76 AS takes you here there, anywhere

  • Published
  • By Senior Airman Thomas Karol
  • 86th Airlift Wing Public Affairs
Thousands of Airmen, civilians and their families call Ramstein Air Base, Germany, home. With one of the busiest flightlines in the U.S. Air Force, Ramstein serves as a Global Gateway to Europe and beyond. The 76th Airlift Squadron plays a crucial role in supporting Ramstein’s mission set.

The 76 AS is performs multiple functions to make this possible, including its executive airlift and aeromedical evacuation missions. With their expertise, they ensure passengers arrive at their destinations safely and ready to carry out their business.

“The main responsibility of the 76 AS is distinguished visitor airlift,” said Maj. Michael Booth, 76 AS chief executive officer. “We mostly fly higher level officials whether it’s military members or civilians. We can take them where they need to go.”

The 76 AS operates two different airframes to carry out their operations.

“We operate two different aircraft, the C-21 and the C-37,” said Lt. Col. Melissa Dombrock, the 76 AS commander. “The C-21’s primary role is operational support airlift, which includes the distinguished visitor airlift as well as defense courier and small cargo service.”

In addition to supporting regular DV airlift, the 76 AS provides vital theater support in the form of their aeromedical evacuation mission.

“We perform the unique function of the aeromedical evacuation piece of the mission,” Dombrock said. “We are the only (24 hours a day seven days a week and 365 days a year) armed forces in Europe with dedicated aircraft and are on alert in this part of the world. So we perform the patient movement and medical support across all of Europe and Africa.”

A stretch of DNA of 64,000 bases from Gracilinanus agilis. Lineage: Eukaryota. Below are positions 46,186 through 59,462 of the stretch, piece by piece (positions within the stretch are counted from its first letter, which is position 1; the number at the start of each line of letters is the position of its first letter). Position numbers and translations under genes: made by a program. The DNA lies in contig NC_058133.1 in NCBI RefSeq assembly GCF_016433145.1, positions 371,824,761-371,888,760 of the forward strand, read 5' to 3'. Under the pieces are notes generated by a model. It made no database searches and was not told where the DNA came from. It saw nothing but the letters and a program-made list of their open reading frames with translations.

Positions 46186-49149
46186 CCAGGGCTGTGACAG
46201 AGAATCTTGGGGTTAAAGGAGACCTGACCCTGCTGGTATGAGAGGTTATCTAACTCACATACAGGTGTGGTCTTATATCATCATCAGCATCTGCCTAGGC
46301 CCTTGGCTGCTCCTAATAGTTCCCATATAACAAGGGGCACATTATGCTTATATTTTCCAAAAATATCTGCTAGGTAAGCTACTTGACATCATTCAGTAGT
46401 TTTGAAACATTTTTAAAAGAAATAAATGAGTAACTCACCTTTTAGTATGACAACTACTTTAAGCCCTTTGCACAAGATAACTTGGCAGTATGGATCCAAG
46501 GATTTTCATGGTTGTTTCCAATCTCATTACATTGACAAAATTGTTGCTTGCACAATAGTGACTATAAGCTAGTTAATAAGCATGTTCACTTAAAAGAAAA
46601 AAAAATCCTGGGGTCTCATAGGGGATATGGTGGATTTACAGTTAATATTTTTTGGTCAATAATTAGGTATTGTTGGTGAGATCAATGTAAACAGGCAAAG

While the 76 AS plays a key role in logistical movements of both DV’s and cargo, Maj. Michael Booth, 76 AS chief executive officer, finds the AE mission the most fulfilling.

“It’s definitely my favorite part of the job,” Booth said. “It gives me a high level of job satisfaction to know I’m helping one of our Airmen get back safely. It’s one of the many reasons I love my job.”

During the COVID-19 pandemic, many of the airlift units across the U.S. Air Force moved cargo such as personal protective equipment and test kits to help combat the spread, and the 76 AS was no exception.

“We moved a good amount of cargo during the COVID-19 pandemic,” Booth said. “Our planes are a little smaller, but it doesn’t mean we couldn’t help out where we could. Even though the pandemic stretched us kind of thin, it didn’t stop us from doing our best and getting the job done.”

In an airlift squadron feeling multiple roles, deadlines and last minute tasks can create a stressful work environment. Booth believes the Airmen of the 76 AS and the supportive community they’ve created are the real key to the squadron’s successes.

“I work with some amazing people here,” Booth said. “We are always trying to help each other out. A lot of people here have different thing going on in their lives that can stress them out. It’s good to know we have teammates who back each other up.”

As the largest U.S. installation in Europe, Ramstein’s units are performing monumental tasks every day. The work may keep the 76 AS busy, but Booth wouldn’t have it any other way.

“We are such a tight group here,” Booth said. “My last unit was pretty big and we really didn’t know one other very well. Here, we know each other’s spouses and kids’ names. I love the fact we are so close here. I think it makes a more comfortable setting and I’m proud to be part of this unit.”